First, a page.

Canada’s borders may be open to international students who meet certain criteria, but incoming students to Canadian universities for the fall semester currently face numerous obstacles, including visa backlogs, lack of access to vaccinations, and navigating quarantine measures as well as fewer available flights, said local reports.
According to CBC via The Canadian Press, a spokesperson for Immigration, Refugees and Citizenship Canada (IRCC) said the department has continued to accept and process study permit applications throughout the pandemic.
Details on IRCC’s website notes: “If you submitted your complete study permit application (including your biometrics and immigration medical exam) by May 15, 2021, you should get a decision by August 6, 2021, in time to attend the fall semester.” Spokesperson Nancy Caron said in a statement, however, that some applications may take longer because they are incomplete.
“Against the backdrop of the global pandemic and its related challenges, we wanted to provide a target date for those planning to begin their studies in the fall,” she was quoted saying. The department issued nearly 100,000 study permits in the first four months of 2021, up from about 66,000 during the same period last year and about 96,000 from January to April of 2019.
Do Canadian universities require vaccination?
Canada recently announced that from July 5, 2021 at 11:59 p.m. EDT, fully vaccinated travellers who are exempt from travel restrictions do not need to quarantine or test for COVID-19 on day eight. This new measure includes international students heading to Canadian universities. Vaccinated travellers coming to Canada before that date will still need to quarantine.
According to CIC News, travellers must have received vaccines approved by the Canadian government to be considered fully inoculated by the Canadian government. This means travellers should have received two doses of the Pfizer, Moderna or AstraZeneca vaccines, or one dose of the Janssen vaccine, or approved combinations, at least 14 days before entering Canada. “If you received two doses from two different provinces, make sure you have the required documentation for both doses,” said the report.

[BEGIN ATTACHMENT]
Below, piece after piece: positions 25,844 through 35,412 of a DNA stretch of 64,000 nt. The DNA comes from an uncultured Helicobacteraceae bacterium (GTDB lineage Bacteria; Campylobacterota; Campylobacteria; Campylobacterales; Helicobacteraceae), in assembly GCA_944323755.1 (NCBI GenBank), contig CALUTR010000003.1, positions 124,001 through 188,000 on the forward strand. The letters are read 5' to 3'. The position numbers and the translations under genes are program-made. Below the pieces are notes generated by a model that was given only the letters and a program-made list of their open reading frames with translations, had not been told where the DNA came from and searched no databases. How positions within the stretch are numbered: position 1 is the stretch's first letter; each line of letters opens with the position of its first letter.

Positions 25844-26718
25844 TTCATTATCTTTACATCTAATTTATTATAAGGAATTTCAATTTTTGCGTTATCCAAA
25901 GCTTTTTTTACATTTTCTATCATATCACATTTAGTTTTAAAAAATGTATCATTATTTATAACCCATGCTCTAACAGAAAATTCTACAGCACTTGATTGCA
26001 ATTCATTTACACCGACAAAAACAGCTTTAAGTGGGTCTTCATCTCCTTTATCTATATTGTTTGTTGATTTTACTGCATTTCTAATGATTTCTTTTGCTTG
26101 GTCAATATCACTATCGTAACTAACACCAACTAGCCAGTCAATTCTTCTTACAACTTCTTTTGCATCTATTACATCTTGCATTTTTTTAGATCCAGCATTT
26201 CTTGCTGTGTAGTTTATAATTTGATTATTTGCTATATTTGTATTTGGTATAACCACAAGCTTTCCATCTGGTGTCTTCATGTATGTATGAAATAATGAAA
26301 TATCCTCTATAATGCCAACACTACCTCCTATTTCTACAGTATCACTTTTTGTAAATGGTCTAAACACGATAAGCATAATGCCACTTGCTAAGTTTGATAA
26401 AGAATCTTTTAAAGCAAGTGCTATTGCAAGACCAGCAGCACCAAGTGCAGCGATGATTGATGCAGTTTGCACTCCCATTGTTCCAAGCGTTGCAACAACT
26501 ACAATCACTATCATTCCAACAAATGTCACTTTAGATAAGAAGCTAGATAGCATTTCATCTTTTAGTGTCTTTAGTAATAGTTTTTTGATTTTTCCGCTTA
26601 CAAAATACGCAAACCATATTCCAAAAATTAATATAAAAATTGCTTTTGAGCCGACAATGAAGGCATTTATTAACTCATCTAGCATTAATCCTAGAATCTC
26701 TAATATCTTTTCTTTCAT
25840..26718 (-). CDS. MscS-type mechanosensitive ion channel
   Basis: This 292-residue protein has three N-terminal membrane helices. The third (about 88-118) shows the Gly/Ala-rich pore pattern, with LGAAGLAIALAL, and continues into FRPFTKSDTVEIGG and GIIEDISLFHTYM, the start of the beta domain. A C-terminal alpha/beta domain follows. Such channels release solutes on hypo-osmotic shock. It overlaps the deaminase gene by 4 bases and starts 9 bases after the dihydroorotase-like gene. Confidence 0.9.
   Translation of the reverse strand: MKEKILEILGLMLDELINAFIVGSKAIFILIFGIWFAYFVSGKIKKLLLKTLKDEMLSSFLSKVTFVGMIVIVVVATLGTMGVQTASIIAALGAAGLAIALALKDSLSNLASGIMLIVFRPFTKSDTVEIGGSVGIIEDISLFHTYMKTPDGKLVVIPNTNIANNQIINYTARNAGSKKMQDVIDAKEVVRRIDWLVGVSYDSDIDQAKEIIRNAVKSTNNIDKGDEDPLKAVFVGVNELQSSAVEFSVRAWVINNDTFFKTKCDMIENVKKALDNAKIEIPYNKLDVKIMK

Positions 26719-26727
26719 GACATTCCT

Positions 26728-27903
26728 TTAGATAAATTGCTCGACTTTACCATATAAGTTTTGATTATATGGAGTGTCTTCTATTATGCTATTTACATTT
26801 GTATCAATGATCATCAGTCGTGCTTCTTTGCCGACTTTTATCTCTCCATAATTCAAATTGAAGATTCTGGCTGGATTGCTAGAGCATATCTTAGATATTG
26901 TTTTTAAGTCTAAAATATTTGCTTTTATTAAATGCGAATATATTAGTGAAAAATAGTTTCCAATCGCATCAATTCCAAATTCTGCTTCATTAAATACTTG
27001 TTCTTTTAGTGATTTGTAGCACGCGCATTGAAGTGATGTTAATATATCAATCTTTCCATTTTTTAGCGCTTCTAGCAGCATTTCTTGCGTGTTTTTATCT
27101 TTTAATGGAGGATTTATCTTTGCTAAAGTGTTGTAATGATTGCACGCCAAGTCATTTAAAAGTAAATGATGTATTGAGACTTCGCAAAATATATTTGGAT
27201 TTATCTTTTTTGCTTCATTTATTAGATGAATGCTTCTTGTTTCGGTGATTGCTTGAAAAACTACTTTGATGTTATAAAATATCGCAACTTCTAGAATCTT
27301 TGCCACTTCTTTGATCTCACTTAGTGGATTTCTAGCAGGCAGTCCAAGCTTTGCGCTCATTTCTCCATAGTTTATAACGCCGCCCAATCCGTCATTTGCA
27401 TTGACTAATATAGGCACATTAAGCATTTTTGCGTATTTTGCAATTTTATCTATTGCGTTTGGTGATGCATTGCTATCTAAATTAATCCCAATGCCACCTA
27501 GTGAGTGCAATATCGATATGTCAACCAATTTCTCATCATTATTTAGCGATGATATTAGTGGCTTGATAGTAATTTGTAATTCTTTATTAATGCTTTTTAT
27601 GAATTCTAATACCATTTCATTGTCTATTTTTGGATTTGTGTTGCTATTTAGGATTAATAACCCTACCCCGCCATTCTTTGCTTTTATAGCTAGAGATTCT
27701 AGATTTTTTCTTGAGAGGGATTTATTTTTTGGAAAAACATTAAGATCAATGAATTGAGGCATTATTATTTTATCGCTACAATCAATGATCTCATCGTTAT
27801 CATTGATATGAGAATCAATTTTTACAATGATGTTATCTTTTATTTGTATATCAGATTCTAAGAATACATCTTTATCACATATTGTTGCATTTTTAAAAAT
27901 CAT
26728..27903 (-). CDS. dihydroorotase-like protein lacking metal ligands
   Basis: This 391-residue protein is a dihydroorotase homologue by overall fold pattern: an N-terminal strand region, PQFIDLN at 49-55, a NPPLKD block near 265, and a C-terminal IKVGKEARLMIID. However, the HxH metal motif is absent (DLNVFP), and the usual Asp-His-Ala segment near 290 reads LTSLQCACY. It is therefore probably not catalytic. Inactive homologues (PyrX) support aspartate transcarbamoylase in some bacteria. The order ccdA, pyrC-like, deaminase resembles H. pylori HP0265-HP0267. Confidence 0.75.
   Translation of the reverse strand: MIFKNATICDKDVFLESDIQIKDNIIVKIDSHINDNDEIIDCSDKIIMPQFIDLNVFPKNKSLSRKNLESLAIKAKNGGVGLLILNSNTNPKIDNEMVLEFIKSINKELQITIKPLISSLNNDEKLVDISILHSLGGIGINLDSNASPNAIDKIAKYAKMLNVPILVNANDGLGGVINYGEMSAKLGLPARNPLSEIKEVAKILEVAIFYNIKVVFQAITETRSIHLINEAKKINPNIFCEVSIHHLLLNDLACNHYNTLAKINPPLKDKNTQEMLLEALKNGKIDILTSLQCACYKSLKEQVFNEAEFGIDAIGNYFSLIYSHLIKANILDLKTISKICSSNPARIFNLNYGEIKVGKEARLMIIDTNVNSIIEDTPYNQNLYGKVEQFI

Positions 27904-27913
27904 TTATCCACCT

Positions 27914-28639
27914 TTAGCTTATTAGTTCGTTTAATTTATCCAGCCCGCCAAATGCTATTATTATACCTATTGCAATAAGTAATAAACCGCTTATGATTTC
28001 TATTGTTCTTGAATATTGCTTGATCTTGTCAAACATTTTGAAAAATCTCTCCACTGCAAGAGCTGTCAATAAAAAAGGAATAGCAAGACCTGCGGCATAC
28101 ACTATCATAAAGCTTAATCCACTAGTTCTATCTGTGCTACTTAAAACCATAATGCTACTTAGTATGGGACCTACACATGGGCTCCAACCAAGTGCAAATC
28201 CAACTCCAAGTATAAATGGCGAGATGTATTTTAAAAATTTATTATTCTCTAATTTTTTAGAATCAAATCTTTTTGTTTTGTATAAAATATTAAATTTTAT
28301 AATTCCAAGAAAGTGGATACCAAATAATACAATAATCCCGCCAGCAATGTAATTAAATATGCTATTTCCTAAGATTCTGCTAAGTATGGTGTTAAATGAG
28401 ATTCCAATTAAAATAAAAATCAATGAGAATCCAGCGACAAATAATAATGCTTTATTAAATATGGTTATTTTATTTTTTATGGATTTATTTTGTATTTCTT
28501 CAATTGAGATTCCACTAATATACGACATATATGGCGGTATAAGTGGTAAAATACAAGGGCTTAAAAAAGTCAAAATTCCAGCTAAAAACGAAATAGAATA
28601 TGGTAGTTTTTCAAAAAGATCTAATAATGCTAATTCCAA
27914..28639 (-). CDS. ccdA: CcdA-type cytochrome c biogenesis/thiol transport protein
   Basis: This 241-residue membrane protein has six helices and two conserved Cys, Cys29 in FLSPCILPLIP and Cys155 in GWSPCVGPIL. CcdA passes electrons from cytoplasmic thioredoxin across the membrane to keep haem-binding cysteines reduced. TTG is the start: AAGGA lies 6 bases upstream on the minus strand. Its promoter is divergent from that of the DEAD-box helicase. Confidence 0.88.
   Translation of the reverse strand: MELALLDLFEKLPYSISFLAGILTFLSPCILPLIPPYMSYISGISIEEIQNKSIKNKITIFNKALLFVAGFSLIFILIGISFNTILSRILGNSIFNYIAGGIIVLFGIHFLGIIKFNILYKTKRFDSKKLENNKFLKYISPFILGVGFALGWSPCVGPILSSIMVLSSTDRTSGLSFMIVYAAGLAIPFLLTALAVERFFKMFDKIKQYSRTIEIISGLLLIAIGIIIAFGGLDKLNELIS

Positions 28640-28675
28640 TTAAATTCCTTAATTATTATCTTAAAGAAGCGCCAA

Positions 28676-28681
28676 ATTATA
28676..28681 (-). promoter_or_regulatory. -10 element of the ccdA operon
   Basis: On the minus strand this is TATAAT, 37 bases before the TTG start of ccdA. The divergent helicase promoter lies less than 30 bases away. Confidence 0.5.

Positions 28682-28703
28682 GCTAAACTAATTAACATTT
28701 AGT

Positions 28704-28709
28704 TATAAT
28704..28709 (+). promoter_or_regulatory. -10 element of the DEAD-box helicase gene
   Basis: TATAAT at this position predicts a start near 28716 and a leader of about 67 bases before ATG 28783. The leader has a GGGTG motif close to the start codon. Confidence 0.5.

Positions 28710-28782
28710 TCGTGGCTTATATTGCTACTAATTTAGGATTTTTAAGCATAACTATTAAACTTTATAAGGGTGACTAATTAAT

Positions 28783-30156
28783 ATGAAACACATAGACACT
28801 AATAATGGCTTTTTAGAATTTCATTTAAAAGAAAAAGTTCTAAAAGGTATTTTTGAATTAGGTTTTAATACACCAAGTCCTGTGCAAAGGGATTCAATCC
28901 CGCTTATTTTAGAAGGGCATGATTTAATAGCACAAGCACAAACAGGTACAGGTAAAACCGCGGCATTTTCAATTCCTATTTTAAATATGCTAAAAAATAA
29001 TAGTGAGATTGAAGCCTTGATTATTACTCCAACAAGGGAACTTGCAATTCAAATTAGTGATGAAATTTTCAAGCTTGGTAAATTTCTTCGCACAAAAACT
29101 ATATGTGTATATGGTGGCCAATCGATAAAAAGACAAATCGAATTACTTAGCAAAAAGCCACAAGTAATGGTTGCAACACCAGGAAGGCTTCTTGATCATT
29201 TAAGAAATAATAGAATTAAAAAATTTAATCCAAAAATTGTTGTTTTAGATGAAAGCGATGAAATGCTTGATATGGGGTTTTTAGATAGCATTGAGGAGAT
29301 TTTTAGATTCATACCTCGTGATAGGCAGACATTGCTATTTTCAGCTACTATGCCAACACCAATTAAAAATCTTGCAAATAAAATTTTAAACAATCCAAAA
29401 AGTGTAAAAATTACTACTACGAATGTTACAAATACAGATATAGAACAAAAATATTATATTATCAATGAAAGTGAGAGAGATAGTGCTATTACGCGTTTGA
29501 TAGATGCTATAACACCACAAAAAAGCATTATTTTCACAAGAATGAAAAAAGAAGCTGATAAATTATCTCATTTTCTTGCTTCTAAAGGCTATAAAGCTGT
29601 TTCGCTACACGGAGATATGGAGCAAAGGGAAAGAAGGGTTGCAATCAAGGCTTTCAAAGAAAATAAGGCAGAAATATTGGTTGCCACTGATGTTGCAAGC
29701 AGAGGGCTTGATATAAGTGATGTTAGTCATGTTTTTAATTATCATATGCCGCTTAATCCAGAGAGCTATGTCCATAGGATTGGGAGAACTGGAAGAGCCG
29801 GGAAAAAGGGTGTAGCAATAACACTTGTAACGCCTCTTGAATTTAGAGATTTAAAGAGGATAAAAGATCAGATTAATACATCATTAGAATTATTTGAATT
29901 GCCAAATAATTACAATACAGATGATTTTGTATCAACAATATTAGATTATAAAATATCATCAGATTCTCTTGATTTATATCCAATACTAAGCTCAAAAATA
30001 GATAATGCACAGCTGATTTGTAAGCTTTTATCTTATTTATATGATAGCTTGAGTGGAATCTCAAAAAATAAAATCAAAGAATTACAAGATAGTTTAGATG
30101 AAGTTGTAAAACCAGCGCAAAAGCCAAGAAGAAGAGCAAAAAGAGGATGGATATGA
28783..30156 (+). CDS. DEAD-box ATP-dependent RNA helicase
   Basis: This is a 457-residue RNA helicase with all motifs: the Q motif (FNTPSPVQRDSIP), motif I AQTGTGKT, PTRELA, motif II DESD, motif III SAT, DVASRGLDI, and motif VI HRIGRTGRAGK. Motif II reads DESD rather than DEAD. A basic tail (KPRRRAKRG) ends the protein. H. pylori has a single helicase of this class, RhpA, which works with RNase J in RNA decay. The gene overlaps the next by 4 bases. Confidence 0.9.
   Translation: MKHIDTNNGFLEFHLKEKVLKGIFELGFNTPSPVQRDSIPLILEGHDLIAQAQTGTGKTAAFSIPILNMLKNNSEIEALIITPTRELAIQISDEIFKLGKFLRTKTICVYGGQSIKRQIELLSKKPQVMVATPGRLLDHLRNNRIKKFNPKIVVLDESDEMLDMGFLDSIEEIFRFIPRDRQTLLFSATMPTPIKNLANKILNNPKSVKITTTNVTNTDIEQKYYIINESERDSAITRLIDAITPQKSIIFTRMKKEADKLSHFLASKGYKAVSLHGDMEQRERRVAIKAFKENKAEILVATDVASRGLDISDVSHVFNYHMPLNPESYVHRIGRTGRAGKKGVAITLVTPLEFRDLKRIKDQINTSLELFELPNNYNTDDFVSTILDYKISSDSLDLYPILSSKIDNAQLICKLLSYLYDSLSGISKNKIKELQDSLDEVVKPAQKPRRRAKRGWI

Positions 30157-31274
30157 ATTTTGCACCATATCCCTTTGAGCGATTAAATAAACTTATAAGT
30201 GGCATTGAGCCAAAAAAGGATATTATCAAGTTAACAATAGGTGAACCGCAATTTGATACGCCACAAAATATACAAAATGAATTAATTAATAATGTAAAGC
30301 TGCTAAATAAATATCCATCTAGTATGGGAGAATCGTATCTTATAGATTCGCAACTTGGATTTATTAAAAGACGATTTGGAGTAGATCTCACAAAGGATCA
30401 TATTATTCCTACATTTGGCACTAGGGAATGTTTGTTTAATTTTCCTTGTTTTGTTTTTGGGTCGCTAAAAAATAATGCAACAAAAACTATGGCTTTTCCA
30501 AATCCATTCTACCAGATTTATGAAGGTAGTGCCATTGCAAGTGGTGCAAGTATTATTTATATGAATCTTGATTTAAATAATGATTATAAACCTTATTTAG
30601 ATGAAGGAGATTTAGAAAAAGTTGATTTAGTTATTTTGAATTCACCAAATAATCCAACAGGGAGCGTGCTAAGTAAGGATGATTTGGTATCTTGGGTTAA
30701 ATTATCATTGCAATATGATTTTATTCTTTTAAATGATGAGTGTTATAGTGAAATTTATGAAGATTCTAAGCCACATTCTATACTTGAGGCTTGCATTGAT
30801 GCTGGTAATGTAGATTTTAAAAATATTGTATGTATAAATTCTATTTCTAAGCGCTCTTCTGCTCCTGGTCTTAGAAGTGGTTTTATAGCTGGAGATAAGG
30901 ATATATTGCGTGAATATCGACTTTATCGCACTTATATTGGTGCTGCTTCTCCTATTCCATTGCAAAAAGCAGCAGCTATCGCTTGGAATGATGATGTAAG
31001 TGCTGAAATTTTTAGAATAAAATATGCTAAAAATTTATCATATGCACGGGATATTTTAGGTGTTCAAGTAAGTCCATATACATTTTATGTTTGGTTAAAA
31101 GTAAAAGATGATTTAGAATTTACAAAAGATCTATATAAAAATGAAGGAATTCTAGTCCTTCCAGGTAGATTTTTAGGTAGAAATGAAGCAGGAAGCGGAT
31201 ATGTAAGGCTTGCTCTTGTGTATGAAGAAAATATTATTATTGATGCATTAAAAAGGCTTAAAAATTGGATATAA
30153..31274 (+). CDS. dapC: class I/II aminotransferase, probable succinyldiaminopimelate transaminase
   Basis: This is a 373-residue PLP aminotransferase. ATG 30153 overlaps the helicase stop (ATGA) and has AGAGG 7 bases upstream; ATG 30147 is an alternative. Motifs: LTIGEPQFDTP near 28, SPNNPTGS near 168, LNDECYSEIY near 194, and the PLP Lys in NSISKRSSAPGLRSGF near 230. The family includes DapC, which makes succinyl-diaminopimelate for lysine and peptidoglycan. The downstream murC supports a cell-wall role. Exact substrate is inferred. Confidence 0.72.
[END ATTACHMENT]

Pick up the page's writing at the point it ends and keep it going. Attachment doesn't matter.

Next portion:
Students who are not vaccinated may still enter Canada but will be required to test thrice (pre-departure, upon arrival, and on the eighth day) and quarantine in Canada. Some Canadian universities, however, are requiring first dose vaccination for students living in residence. This includes Trent University, Western University, the University of Toronto, Fanshawe College and Ryerson University.
Students who cannot access a vaccine before moving in will have 14 days to do so, said Sandy Welsh, the University of Toronto’s vice-provost of students. Western University also said those who can’t access vaccines would have 14 days to get vaccinated on campus.
According to the report, some international students have expressed concerns about getting their second COVID-19 vaccine. Muhammad Saad has been admitted to Centennial College in Toronto for a diploma in project management, and had his first shot of the Oxford-AstraZeneca vaccine but was worried about access to his second shot.
“It depends on supplies,” he was quoted saying. “My second dose is in mid-July. I hope vaccine will be available in Pakistan at that time.” Those who aren’t fully vaccinated will need to follow federal government requirements.
Other students worry about the slow visa process and high quarantine costs. Ali Hassan, who has been accepted to York University in Toronto, is glad his university is offering online classes as he may not be able to get his visa on time. “But I’m a little bit worried,” he said, adding he checks his email several times a day for his approval. He is hopeful that he can come to Canada this fall.